Online and digital platforms are emerging capabilities that many businesses have still not embedded properly in their operations. Research from Hubspot shows, for example, that only 25% of B2B companies invested in mobile optimisation as part of their unified sales and marketing efforts. In the case of B2C, only 22.3% according to Austrade, have set up a good eCommerce website or optimised their physical stores with online and mobile shopping platforms. This is otherwise known as Omnichannel. But what is the meaning of an omnichannel marketing approach? How can it elevate you ahead of changing buyer behaviour and market trends?

 

Investing in better data, technology and websites in times of mass customer migration to online shopping seems like a no brainer. However, many businesses still prefer to invest and focus on a brick-and-mortar model; often overlooking, in turn, the opportunities that investment in technology and the right team setup can bring. 

 

We ask, why are businesses so reluctant to improve their digital capability and build better websites and omnichannel experiences? 

 

 

In this article, we discuss how B2B businesses can optimise their Omnichannel platforms. At Taylor Wells advisory, we believe that communicating value through your multichannel capacity can unlock margins that most businesses overlook.

 

We argue that providing more shopping options that offer convenience frequently bring customer loyalty and trust. We believe that this can be accelerated with the right team setup, as proven in our years of consulting work and research. 

 

What is the meaning of Omnichannel Innovation as a Marketing Management Approach?

 

Omnichannel is a type of multichannel platform linked together seamlessly using offline and online strategies. It has the capability and compatibility of technology to provide the best user experience for clients.

 

One of Mckinsey’s recent surveys showed that 90% of B2Bs have since then transitioned their sales processes online. What’s more, they believe that this strategy is more efficient than the sales interactions before 2020. It also showed that most B2B businesses actually value their digital connections more than their traditional sales transactions by at least 3 times.

 

Challenging times called for new solutions as B2Bs have had to adjust and show resilience right from the beginning. They’ve also planned ahead for the new normal as things settled in, predicting the outcomes of new buying patterns while maximising opportunities to serve more clients. You would think that most B2Bs have adopted and optimised their omnichannel capabilities. 

 

But for those who still rely on unlinked multichannel or even brick and mortar models, let’s uncover why they haven’t made the transition yet. 

 

What’s holding B2Bs back? The meaning of Omnichannel Management and Innovation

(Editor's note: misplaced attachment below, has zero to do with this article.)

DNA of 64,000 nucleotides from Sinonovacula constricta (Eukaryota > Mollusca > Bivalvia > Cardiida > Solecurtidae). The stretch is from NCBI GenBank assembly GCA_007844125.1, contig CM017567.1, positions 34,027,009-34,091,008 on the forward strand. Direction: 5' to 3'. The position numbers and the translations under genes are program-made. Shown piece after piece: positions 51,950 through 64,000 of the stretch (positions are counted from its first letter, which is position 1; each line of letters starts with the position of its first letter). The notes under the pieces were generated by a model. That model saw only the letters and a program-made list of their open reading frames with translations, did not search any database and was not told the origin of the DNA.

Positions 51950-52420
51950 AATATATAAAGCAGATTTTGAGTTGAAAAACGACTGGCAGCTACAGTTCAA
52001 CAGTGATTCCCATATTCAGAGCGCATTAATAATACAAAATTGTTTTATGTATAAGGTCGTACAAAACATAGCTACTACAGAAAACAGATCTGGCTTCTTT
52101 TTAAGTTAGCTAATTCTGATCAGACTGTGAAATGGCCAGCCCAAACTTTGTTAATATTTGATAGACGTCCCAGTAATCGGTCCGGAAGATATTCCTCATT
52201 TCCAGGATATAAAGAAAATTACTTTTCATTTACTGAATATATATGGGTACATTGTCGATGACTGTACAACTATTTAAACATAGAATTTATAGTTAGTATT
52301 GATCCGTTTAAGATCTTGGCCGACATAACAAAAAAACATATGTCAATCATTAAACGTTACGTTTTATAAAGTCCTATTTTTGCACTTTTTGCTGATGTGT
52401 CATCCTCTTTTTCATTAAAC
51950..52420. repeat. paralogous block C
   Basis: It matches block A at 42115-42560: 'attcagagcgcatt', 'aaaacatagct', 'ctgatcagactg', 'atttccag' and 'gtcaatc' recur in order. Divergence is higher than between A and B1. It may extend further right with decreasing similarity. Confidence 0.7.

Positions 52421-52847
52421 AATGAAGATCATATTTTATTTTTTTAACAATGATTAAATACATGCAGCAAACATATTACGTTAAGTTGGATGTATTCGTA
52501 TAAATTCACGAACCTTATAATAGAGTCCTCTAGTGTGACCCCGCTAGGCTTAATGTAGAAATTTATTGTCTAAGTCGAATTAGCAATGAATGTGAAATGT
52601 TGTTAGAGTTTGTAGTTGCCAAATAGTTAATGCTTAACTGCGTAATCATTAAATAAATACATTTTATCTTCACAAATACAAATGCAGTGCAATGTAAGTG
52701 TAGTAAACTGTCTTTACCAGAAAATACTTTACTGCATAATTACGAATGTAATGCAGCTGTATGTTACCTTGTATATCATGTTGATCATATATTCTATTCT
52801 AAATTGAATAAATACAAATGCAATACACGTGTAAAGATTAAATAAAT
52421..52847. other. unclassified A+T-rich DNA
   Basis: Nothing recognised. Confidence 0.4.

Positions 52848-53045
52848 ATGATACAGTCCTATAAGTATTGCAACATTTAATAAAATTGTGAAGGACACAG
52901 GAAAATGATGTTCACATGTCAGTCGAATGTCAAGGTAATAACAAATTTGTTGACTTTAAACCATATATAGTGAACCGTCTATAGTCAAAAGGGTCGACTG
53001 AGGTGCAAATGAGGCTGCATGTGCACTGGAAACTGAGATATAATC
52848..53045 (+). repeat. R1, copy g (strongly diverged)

The number of platforms that B2Bs interact with has doubled in the past 5 years. And these companies often revisit the same channels when they need to replenish their supplies and services.

 

Budget  – In a PwC research, when B2Bs were asked about the lack of Omnichannel transition, they pointed to expenses. Most B2Bs prefer managing and overseeing their physical stores. They are more comfortable and confident in traditional sales and operations models. 

 

Technology – Furthermore, they felt that tight budgets cannot accommodate the necessary requirements such as software and device compatibility. It also includes technology that monitors and manages inventory or services that provide delivery or click-and-collect.

 

Staff – When B2Bs were asked why they wouldn’t hire a website management team, it was traced back to the lack of budget. They didn’t perceive the ROI that a web developer can bring. And then there’s the concern over who will lead the omnichannel strategy.

 

The meaning of Omnichannel management and Innovation

In principle, an optimised omnichannel requires commitment, planning, and execution. It may take some time to perfect the process but trial and error will eventually polish up any inconsistencies.

 

A siloed mentality is not applicable in this scenario. Cross-functioning teams should communicate, collaborate, and cooperate. In fact, our consulting work shows how the right talent from sales, marketing, research and development, and pricing can maximise your margin and profit.

 

Linked channels – Omnichannel Innovation as a Marketing Management Approach

 

It’s not just about having multiple online platforms. It’s about connecting those platforms so that people can place their orders anytime and anywhere. If somehow, clients stopped at one point in the buyer’s journey, the linked channels should be cohesive to provide them with a seamless transaction anytime they need to get to the decision stage.

 

High-performing teams from sales, marketing, and pricing departments must be aware of the buyer’s journey and exactly when clients decide to buy and where. Interestingly, 82% of B2B prospects will consider another competitor if a company doesn’t meet quality performance and key requirements. 

 

Personalisation and its meaning for your Omnichannel Innovation Management and Marketing Approach

 

Personalisation makes them feel they are in charge of their decision and preferences. They prefer a setup where they can easily communicate with businesses through a call or chat with a sales representative.

 

Providing the best user experience by suggesting recommendateions based on past buying behaviour. This can also be done through notifications about sales, discounts, and other promotional offers.